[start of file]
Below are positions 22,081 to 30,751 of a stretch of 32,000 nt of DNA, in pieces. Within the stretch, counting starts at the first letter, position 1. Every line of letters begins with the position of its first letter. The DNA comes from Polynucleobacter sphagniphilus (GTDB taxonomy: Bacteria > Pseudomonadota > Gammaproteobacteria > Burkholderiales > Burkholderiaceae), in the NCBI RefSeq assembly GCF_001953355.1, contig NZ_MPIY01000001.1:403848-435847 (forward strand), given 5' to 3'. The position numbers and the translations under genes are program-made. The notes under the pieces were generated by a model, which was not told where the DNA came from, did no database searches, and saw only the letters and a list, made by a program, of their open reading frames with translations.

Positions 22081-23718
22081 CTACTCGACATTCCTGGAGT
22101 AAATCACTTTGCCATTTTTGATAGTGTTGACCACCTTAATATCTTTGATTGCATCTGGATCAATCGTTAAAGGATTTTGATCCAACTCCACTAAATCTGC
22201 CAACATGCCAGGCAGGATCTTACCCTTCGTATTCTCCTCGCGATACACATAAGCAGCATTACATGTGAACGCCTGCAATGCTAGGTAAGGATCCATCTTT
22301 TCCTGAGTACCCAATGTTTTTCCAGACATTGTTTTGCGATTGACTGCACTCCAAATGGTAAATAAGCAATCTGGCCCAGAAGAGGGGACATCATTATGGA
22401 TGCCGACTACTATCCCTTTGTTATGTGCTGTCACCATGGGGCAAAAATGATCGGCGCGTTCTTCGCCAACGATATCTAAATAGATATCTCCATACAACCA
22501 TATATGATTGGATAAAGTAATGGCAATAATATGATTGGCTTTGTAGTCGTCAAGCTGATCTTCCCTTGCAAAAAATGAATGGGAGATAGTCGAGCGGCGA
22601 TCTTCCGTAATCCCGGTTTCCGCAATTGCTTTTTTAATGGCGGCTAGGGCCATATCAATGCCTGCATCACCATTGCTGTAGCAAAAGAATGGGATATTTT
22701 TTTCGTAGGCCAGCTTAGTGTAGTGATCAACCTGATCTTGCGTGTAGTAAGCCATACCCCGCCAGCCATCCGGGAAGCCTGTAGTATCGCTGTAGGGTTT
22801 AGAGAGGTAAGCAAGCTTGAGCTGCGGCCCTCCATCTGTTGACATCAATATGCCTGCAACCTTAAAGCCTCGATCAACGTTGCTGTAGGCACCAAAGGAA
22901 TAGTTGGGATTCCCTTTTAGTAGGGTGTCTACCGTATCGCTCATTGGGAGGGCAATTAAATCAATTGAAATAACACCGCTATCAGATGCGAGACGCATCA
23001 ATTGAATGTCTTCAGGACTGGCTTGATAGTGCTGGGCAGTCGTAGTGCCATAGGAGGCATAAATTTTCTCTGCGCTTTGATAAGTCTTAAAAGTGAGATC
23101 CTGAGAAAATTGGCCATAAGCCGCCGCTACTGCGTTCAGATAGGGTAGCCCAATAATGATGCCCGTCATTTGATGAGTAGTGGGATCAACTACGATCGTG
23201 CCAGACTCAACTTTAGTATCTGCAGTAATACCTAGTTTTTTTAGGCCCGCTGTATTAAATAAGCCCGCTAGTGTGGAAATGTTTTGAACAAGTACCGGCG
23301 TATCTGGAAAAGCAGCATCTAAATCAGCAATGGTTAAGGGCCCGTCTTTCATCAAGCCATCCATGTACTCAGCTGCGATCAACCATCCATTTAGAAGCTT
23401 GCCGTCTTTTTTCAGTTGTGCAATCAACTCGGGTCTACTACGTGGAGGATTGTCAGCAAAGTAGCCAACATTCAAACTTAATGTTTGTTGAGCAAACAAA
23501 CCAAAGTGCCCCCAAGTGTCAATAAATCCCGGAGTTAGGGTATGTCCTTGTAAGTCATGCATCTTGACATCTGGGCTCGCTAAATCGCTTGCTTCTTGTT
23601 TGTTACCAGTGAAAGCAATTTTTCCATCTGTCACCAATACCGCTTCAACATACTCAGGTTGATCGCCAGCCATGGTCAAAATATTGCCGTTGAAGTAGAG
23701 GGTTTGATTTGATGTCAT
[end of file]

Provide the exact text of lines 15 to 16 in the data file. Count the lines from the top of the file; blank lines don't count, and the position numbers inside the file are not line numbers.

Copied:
23201 CCAGACTCAACTTTAGTATCTGCAGTAATACCTAGTTTTTTTAGGCCCGCTGTATTAAATAAGCCCGCTAGTGTGGAAATGTTTTGAACAAGTACCGGCG
23301 TATCTGGAAAAGCAGCATCTAAATCAGCAATGGTTAAGGGCCCGTCTTTCATCAAGCCATCCATGTACTCAGCTGCGATCAACCATCCATTTAGAAGCTT